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Dec 05, 2014 10:57 AM EST

People With Mental Illness Are More Likely To Be Tested For HIV


People battling mental illness are more likely to have been tested for HIV than those without mental illness, according to a recent study.

Researchers from the University of Pennsylvania School of Medicine and the U.S. Centers for Disease Control and Prevention (CDC) found that the most seriously ill -- those with schizophrenia and bipolar disease -- had the highest rate of HIV testing.

"Our finding that persons with mental illness were tested for HIV at a higher rate than those without mental illness is encouraging and consistent with previous analyses," Baligh R. Yehia, lead author of the study and an assistant professor of Medicine at the Perelman School of Medicine at the University of Pennsylvania, said in a statement. "However, the large number of people with mental illness who still have not been tested necessitates increased public health prevention efforts, particularly in light of the increased HIV risk in this population."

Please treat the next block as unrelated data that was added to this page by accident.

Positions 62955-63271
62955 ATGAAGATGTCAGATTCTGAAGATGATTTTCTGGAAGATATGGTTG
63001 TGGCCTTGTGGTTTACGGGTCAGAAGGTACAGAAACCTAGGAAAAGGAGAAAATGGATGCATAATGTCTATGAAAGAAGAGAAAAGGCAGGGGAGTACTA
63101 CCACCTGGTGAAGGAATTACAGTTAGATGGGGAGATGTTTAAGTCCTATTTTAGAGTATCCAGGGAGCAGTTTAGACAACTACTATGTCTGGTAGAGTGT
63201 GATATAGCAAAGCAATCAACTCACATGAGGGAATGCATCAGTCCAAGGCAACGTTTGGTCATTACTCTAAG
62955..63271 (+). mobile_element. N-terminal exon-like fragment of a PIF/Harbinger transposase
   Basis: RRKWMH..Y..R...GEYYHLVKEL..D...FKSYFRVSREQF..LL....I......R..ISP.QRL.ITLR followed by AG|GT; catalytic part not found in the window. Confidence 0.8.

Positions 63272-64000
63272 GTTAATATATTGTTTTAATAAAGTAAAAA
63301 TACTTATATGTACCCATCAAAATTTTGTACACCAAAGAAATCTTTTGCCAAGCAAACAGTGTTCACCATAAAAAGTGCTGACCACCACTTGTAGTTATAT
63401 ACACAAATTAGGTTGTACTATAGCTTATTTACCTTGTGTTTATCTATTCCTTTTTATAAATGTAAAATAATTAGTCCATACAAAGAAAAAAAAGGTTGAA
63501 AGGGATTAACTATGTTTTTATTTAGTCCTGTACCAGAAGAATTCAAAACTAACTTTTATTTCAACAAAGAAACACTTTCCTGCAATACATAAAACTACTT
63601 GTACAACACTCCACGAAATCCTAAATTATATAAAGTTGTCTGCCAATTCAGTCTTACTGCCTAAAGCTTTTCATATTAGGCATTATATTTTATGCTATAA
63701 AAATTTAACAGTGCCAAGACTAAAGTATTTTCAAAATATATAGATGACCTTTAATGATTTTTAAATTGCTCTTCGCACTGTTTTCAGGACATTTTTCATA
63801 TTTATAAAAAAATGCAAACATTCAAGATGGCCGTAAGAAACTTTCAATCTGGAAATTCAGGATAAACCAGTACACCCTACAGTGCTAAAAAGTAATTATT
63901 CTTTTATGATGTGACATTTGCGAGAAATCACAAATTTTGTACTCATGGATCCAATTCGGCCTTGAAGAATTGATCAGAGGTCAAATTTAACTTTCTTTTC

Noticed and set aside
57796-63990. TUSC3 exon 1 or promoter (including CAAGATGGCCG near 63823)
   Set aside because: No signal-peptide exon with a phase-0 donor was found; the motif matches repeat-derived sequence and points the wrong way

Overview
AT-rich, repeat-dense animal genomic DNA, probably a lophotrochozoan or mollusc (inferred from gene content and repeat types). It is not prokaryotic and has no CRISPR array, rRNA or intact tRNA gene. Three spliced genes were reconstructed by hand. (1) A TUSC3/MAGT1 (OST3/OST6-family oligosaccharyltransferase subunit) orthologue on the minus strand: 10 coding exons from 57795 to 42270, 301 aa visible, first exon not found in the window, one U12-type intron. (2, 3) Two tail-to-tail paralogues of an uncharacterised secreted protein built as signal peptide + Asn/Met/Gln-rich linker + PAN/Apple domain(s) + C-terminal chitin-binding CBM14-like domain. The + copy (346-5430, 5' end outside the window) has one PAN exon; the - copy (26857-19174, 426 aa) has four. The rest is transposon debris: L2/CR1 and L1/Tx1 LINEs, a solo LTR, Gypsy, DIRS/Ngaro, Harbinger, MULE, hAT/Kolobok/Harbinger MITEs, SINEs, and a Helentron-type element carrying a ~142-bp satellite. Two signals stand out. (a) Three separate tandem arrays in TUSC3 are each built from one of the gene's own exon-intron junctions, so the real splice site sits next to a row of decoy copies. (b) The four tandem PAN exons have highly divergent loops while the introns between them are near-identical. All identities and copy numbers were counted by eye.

For the study, researchers collected and analyzed data from nearly 22,000 adult respondents from the 2007 National Health Interview Survey (NHIS).

They found that 15 percent of respondents reported a psychiatric disorder. Of these, 89 percent had symptoms of depression and/or anxiety, 8.5 percent had bipolar disorder, and 2.6 percent had schizophrenia spectrum disorder. Among persons reporting at least one mental illness, 48.5 percent had been tested for HIV. The 48.5 percent rate compares to a testing rate of 35 percent among those without mental illness. More specifically, 64 percent of persons with schizophrenia, 63 percent of persons with bipolar disorder, and 47 percent of persons with depression and/or anxiety reported ever being tested for HIV.

Separate research has found that mentally ill individuals are more likely than others to engage in high-risk behaviors associated with HIV transmission, including unprotected sexual intercourse, injection drug use, and sex with multiple partners.

The findings are detailed in the journal AIDS Patient Care and STDs.

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